President Reagan, seeking to shore up support in Congress for a resolution to continue the deployment of U.S. Marines in Lebanon, promised yesterday that he will not expand the size or mission of the Marine force without congressional approval.

In a letter to leaders in both houses, Reagan offered a pledge that his secretary of state, George P. Shultz, refused to make in testimony last week. "It would be my intention," he wrote, "to seek congressional authorization . . . if circumstances require any substantial expansion in the number or role" of the U.S. troops in the multinational peace-keeping force in Beirut.

Reagan's letter came as both houses moved toward votes this week on a resolution authorizing him to keep Marines on station for up to 18 more months and as notes of uncertainty continued to be heard all over Capitol Hill.

The 18-month plan has the support of the majority leadership in both houses--Republican in the Senate and Democratic in the House--but many members in both parties dislike some or all of the proposal, and most predictions of the outcome still are hedged.

Sen. Arlen Specter (R-Pa.) said yesterday that he would prefer to support his fellow Republican in the White House, but "the president's letter left me with more doubts than I had before" about whether the country could be drawn into a war.

The same fear was voiced dramatically across the aisle by Sen. John C. Stennis (D-Miss.), the Senate's senior member, who for years was chairman of the Armed Services Committee.

In an anguished speech that drew considerable attention, Stennis, who was unstinting in his support of the Vietnam war, said he could not vote for the 18-month resolution because it reminded him of the 1964 Gulf of Tonkin Resolution.

During Vietnam, Stennis recalled in sad tones, "the wisest and best men in the Senate would exclaim day after day . . . , 'How in the world did we let outselves get into this war?'

"I cannot vote for this resolution in its present form," Stennis went on. "I tried. I tried to rise to the occasion for the good of the country, but I could not go for it."

Reflecting the uncertainty about the resolution, the House Rules Committee voted last night to bring the question to the House floor today under terms permitting votes on an 18-month authorization, a two-month authorization or any period in between.

As the debate has continued, shorthand has developed for the complex arguments on both sides of the question. They are the "Gulf of Tonkin" side and the "cut-and-run" side.

The "Gulf of Tonkin" camp is made up of members who say they fear that Lebanon could turn into a new Vietnam--particularly if Congress gives the president an 18-month authorization to keep U.S. troops there.

The countervailing "cut-and-run" argument--as articulated yesterday by Senate Foreign Relations Committee Chairman Charles H. Percy (R-Ill.)--holds that "America cannot cut and run any time someone starts firing at us. We cannot just say that we're tired, that we no longer care about our responsibilities in the world."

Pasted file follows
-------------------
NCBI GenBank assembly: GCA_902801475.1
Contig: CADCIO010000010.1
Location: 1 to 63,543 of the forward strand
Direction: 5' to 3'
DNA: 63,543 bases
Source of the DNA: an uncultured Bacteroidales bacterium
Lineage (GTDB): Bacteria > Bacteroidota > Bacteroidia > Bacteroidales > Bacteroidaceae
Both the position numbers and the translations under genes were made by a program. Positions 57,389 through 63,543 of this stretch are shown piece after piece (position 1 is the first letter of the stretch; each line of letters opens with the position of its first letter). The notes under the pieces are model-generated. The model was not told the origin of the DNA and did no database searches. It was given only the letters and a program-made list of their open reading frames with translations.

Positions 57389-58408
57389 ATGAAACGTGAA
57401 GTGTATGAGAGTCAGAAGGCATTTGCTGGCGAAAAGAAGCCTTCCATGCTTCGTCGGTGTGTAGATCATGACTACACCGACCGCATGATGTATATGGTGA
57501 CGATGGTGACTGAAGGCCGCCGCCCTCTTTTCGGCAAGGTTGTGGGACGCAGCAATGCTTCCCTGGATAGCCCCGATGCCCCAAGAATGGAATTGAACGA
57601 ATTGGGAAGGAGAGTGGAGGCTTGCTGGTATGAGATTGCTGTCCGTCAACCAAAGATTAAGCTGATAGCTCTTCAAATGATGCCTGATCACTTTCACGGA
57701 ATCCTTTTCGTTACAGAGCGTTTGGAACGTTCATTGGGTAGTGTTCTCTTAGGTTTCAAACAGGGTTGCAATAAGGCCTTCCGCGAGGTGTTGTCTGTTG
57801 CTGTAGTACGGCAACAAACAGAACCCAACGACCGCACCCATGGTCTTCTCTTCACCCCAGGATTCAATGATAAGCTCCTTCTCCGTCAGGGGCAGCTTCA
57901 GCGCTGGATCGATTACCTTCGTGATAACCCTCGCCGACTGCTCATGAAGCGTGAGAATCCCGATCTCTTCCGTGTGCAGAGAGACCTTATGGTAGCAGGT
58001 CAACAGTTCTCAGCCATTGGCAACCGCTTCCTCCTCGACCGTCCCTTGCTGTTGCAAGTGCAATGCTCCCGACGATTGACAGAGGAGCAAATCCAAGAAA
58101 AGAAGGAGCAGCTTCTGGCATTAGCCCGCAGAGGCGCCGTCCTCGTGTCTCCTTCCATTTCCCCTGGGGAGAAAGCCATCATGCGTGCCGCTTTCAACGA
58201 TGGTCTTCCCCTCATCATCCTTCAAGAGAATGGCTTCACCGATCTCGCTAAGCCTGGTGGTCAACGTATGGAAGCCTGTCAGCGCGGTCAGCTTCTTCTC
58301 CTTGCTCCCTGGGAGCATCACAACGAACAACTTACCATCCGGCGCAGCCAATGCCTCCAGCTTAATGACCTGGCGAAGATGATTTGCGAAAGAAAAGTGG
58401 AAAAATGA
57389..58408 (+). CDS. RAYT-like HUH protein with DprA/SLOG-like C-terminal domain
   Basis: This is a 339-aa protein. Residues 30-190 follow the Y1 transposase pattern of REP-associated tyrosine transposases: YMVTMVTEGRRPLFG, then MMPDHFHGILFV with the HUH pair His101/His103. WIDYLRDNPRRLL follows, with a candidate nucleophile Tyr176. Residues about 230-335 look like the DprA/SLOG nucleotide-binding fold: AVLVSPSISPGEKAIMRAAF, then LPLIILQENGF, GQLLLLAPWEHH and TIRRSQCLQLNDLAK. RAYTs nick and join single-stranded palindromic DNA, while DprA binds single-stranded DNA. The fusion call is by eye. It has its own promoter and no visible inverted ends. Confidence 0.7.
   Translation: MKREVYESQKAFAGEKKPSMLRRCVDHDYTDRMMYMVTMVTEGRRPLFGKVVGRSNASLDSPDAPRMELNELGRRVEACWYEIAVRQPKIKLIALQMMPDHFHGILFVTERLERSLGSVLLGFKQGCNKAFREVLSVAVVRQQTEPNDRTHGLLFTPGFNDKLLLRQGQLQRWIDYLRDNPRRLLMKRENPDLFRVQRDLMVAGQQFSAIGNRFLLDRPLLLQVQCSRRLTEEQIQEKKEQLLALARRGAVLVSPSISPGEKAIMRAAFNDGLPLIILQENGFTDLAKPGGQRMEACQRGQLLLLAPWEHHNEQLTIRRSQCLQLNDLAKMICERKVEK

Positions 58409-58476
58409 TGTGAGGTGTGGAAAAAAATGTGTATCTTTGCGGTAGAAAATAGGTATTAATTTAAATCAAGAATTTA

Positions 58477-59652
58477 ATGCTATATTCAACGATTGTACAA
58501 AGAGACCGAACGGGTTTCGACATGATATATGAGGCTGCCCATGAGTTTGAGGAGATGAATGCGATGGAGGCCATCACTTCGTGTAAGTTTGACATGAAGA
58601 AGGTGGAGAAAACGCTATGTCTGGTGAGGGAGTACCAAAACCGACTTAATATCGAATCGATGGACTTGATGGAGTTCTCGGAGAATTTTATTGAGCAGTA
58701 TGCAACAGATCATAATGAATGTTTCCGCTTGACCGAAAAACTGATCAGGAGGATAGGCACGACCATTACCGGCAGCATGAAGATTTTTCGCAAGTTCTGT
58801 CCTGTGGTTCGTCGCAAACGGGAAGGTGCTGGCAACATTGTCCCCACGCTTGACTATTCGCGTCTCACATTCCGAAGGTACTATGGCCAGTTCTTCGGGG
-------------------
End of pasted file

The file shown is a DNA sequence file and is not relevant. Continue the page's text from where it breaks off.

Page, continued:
In the House, where Speaker Thomas P. (Tip) O'Neill Jr. (D-Mass.) helped negotiate the 18-month proposal, the Democratic leadership was in the curious position of defending a Republican president against attacks from fellow Democrats.

O'Neill and Majority Leader James C. Wright Jr. (D-Tex.) praised the president's letter yesterday. "I think it's an effective antidote to the fear that the president might have tried to ignore the terms of the 18-month resolution," Wright said. "I think it will reassure some members."

"I didn't find it reassuring," complained Rep. David R. Obey (D-Wis.). "It doesn't say what really will happen."

Reagan's letter was an attempt to recapture political ground lost after Shultz angered members in both houses last week with his testimony supporting the 18-month resolution. Under pointed questioning, Shultz essentially said Reagan would reserve the right to expand the size, mission or time of Marine deployment regardless of what Congress said in its resolution.

When the members reacted angrily, Senate Majority Leader Howard H. Baker Jr. asked Reagan to send a letter of "clarification." That letter came up with some fanfare yesterday; TV networks lined up cameras to record the letter's arrival--in a chauffeured limousine--on Capitol Hill.

Although it expressed an "intention" to get congressional approval before increasing the size or role of the U.S. force, the letter was somewhat more vague about the time. Reagan promised only to "work together with the Congress" if he decides after 18 months that Marine deployment should continue.

In Senate debate yesterday, Specter asked Percy whether U.S. troops in Lebanon were "at war" last week when American forces shelled enemy outposts that apparently were firing at the Marines.

"They weren't shooting BBs," Percy replied. "They were using cannon. They were using big guns. And that was a war."

If so, Specter asked, "aren't we ignoring our constitutional responsibility to be the branch of government that declares war?" Percy said the dictionary definition of "war" might differ from his personal view.